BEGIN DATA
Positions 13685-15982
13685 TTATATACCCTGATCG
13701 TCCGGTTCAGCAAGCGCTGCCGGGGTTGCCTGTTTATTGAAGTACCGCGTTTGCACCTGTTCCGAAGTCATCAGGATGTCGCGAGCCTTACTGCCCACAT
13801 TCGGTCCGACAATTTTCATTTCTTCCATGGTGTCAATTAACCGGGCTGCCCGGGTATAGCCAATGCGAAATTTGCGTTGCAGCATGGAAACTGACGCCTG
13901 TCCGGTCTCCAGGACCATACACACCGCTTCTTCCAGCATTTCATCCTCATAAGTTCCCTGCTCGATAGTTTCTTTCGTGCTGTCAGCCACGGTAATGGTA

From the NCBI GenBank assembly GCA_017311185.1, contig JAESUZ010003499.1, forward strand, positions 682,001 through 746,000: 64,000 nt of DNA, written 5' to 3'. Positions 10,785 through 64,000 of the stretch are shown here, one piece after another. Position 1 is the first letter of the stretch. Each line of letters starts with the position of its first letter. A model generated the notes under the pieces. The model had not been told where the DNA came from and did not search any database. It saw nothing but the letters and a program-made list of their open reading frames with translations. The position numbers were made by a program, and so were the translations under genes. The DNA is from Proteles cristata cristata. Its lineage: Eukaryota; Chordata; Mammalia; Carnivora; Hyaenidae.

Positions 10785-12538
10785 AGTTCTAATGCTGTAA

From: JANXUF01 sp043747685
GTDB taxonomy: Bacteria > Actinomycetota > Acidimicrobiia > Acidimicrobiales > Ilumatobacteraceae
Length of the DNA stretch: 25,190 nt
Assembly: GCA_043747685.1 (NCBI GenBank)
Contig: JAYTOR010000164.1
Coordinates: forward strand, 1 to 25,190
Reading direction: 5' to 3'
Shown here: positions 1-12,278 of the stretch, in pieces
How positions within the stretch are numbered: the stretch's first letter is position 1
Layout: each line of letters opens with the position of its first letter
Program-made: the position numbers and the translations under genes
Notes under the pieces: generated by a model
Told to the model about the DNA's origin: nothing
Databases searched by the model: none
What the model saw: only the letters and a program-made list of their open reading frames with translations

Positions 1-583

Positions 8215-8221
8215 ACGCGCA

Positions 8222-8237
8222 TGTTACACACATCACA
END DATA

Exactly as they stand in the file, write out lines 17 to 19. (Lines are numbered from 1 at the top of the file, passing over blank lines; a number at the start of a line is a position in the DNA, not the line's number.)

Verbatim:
How positions within the stretch are numbered: the stretch's first letter is position 1
Layout: each line of letters opens with the position of its first letter
Program-made: the position numbers and the translations under genes